Thanks to Hollywood, tales of gladiatorial contests, animal displays and contests at the hippodrome are often the first thing people will think of if asked about ancient Roman life. The spectacle of the amphitheatre and the hippodrome are now more influential in modern perception than the forum, the senate house or the temple.

The gladiator theme is a common Hollywood trope, from Gladiator (director: Ridley Scott, 2000; itself largely a remake of Anthony Mann’s underrated The Fall of the Roman Empire, 1964) through to vanity-projects, such as Kirk Douglas’ Spartacus (director: Stanley Kubrick, 1960). It is, however, the run of low-budget, B-grade, largely Italian or Spanish-made “sword-and-sandal” or peplum films of the 1950s for which gladiator films are most famous. Some are decent, and some laughably bad.

Spectacle was a significant aspect of Roman life. And recently uncovered archaeological evidence has revealed new insights into its role. A superb 4th century AD mosaic newly found at Akaki, near Nicosia in Cyprus, displays four phases of a four-horse chariot race. The riders and at least one of the horses are named on the mosaic.

2nd century AD chariot-race mosiac, Akaki, Cyprus. The mosaic is 11 metres long and four metres wide. Department of Antiquities Cyprus

Meanwhile, a German-Tunisian team working at the hippodrome at Carthage (the second largest in the empire after the Circus Maximus in Rome itself), has found evidence of an elaborate water cooling system using sparsores (sprinklers) to keep horse and rider cool in the North African heat.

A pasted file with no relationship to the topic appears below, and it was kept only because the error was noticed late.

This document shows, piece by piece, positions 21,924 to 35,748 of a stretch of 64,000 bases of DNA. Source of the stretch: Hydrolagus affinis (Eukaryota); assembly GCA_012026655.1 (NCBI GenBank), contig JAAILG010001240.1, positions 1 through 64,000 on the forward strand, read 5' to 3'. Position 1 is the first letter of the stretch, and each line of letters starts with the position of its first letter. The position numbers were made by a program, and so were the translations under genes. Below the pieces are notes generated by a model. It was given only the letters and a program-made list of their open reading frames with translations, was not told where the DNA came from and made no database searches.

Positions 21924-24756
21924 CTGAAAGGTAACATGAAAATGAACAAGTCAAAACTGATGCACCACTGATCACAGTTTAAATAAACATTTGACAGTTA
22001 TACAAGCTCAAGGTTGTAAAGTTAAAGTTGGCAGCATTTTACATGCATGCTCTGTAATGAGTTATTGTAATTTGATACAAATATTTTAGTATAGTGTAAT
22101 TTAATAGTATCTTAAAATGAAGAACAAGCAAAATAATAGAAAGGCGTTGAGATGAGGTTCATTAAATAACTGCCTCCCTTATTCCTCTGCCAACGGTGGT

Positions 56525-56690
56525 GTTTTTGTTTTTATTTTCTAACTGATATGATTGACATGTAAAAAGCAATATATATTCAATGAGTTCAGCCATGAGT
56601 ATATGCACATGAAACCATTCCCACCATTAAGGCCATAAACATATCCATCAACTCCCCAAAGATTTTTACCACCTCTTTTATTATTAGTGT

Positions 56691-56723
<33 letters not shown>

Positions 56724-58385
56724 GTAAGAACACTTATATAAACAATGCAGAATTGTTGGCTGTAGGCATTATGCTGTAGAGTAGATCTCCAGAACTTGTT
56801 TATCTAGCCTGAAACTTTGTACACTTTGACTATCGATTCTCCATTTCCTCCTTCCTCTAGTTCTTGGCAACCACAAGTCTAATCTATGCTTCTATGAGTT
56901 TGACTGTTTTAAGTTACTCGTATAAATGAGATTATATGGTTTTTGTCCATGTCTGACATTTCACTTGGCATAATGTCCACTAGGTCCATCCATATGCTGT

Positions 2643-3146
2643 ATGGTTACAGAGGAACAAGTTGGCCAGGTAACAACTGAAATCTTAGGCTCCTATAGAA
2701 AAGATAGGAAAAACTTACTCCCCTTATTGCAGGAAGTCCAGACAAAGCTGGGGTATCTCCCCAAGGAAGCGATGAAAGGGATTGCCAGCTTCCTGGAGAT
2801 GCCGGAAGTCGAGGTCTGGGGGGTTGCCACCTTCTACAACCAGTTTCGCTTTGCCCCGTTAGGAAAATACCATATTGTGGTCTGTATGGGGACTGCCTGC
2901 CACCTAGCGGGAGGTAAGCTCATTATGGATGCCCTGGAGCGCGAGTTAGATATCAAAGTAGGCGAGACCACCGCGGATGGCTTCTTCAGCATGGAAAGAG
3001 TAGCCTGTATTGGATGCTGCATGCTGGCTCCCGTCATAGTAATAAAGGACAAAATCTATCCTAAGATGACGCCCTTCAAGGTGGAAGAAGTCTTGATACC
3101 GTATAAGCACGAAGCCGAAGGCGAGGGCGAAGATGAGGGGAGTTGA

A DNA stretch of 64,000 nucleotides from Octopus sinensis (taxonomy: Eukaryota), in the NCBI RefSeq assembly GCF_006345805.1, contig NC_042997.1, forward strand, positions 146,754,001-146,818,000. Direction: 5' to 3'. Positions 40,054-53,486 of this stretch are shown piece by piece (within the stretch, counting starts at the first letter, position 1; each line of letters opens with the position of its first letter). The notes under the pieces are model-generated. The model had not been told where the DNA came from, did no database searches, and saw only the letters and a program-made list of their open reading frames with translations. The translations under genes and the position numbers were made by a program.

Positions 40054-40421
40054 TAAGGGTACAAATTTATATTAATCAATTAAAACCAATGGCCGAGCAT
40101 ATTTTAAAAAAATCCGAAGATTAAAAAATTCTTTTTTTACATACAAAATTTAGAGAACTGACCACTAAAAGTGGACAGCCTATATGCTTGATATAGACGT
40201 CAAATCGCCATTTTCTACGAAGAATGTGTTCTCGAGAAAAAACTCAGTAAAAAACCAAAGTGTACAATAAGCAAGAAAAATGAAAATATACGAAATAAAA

Amphitheatres and hippodromes were constructed across the Mediterranean, from Jerash’s hippodrome in Jordan to the amphitheatre of Caerleon in Wales. Even earlier theatres such as the one my team is excavating in provincial Nea Paphos in Cyprus were converted in later Roman phases, as Roman entertainment tastes moved from dramatic performances to displays of wild animals and naumachae (naval re-enactments).

We know that charioteers were highly regarded sportsmen in Roman society (as were gladiators). One 2nd century AD racer, Gaius Appuleius Diocles, won almost 36 million sesterces during his career, equivalent to $15 billion today, and putting highly paid NBA, golfing and football stars to shame. Clashes and riots between fans of various charioteer factions (the Red, White, Blue and Green) were common.

Classical reception studies is the study of how the Graeco-Roman world has been appropriated and reconceptualised in the modern era. It is an academic field with significant contributions from classicists, historians, film historians and culture studies experts.

Cinematic depictions of gladiators and charioteers can be exciting, but are usually historically inaccurate. There is nothing to indicate Ben-Hur will be any different. This in itself doesn’t matter; we go to the cinema for entertainment not a history lecture. The archaeological and historical evidence tells us, however, that ancient Roman spectacle was a significant aspect of daily life, and the more we explore this realm, the more we are discovering about how exciting (and skilled) it was. It is safe to say that no cinematic version will quite capture this.

If you watch the new Ben Hur, it is worth remembering that the real Roman spectacle would have been on a scale to impress even the most jaded Hollywood producer.

Ben Hur opens in Australian cinemas on August 25